You have a fat pad beneath the bottom of your heel that serves to protect the heel, providing cushioning to minimise the effects of the pressure and friction on the foot that arises from daily life. It also works as an anchor to help shift the body weight through the foot without overloading and damaging the connective tissues in the foot.
Fat pad degeneration, or atrophy, refers to the gradual loss of the fat pad at the bottom of your heel. As it thins, it exposes the sensitive connective tissues in your feet to strain and pressure. As a result, inflammation and micro-tears occur, and bring with them pain and discomfort. You may notice:
Fat pad atrophy may occur as a result of:
Despite being referred to as a ‘disease’, Sever’s is a temporary growth-related condition affecting the growth plate in the heel in growing kids, often between ages 8-14 years. It is commonly referred to as growing pains in the heels.
These growing pains tend to come on during or after exercise, particularly in sports that involve running. This is why growing pains are said to commonly affect active kids, though they can affect anyone. Children will typically complain of pain at the back of the heels, which may radiate up into the calves. The pain tends to ease with rest, and can return during exercise.
Children’s bones contain areas called growth plates, through which the body adds new bone so that the bones grow. These growth plates are made of cartilage and are weaker than the surrounding bone, making them more vulnerable to damage when the heel bone is stressed or strained from daily activities like running. This is exactly what happens with growing pains in the heels, with strain from an often tight Achilles tendon pulling on the back of the heel, and irritating or damaging the growth plate.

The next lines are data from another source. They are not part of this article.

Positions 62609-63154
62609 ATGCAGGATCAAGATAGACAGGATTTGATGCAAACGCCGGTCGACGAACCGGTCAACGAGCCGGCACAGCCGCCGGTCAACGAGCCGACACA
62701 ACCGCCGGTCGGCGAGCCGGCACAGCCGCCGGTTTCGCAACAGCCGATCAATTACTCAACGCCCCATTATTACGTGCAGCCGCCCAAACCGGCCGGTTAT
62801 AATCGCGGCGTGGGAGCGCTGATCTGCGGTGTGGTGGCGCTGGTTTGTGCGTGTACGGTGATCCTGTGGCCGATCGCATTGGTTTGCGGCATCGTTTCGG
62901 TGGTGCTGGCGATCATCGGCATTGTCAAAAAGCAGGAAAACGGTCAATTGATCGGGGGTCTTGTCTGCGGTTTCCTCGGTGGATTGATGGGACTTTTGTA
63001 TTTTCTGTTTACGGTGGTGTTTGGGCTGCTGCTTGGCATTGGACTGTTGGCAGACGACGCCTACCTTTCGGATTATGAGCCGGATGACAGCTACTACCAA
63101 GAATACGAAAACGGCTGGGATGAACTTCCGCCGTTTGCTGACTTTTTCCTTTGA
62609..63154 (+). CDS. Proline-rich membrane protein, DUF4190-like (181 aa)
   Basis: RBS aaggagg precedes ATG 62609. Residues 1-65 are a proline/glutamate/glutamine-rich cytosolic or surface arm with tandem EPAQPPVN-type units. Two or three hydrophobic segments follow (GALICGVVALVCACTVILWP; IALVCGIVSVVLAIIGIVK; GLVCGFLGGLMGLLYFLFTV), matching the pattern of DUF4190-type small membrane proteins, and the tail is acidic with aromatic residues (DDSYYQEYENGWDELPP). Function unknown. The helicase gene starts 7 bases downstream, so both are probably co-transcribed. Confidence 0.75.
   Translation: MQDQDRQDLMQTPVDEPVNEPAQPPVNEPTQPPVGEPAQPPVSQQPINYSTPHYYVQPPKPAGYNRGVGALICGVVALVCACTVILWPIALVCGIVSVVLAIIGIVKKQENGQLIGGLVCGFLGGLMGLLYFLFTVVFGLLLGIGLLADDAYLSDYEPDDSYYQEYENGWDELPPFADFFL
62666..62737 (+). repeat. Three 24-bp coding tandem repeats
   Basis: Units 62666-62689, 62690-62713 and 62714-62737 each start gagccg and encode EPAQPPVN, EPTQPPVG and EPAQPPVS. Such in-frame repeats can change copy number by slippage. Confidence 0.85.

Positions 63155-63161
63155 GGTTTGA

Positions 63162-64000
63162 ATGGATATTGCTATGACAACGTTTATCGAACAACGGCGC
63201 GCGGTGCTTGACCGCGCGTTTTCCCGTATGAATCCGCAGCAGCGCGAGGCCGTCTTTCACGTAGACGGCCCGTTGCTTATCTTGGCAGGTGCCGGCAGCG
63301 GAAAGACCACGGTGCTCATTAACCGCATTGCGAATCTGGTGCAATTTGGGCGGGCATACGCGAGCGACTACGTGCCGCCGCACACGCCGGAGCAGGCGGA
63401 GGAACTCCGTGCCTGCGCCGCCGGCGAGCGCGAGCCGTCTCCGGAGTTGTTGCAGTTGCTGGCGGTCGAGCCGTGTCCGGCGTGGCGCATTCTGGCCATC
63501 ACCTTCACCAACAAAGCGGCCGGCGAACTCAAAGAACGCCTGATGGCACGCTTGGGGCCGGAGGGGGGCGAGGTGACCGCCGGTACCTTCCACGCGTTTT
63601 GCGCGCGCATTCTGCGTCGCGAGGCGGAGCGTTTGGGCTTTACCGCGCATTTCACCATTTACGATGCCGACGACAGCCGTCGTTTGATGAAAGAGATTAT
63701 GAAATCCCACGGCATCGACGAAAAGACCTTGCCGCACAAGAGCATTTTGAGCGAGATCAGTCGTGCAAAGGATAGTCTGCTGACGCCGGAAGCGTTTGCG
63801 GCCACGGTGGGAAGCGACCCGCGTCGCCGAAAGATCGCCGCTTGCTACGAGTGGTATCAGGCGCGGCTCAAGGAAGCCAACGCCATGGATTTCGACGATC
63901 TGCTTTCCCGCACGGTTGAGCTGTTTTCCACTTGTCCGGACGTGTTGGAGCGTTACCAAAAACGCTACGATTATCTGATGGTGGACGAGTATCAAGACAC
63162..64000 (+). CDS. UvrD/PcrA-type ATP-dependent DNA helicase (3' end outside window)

A stress fracture is a slow fracture that develops gradually over time, as opposed to an instant fracture (bone break) that occurs upon impact.
As stress fractures develop and worsen gradually over time, many people cannot attribute their pain to a specific event – all they know is that their pain one day just starts. You may start with a mild, dull ache in the heel that worsens to a severe pain.
Stress fractures develop when a bone is repetitively overloaded, meaning that the force applied to the bone from regular activity like exercise or walking exceeds the limit that the bone can safely handle, so tiny, hairline cracks form, and then grow if the cause of the stress is not addressed.
Another common cause of heel pain that we see and treat actually starts with the skin overlying the heels. Specifically, skin that develops painful cracks, calluses, corns or warts. This can make it feel like you’re walking with a pebble beneath your heel, and this can irritate the heels generally leading to heel pain. In most cases, this is a simple fix in one appointment with our podiatrists.
Treating heel pain starts with getting the right diagnosis, which is done during a comprehensive assessment with our podiatrists. Based on the results of your assessment, your diagnosis, and the likely causes of your heel pain, we’ll then create a custom treatment plan that may involve:
A combination of these treatments will likely be used to formulate the treatment plan that our podiatrist deem will give you an optimal, speedy recovery.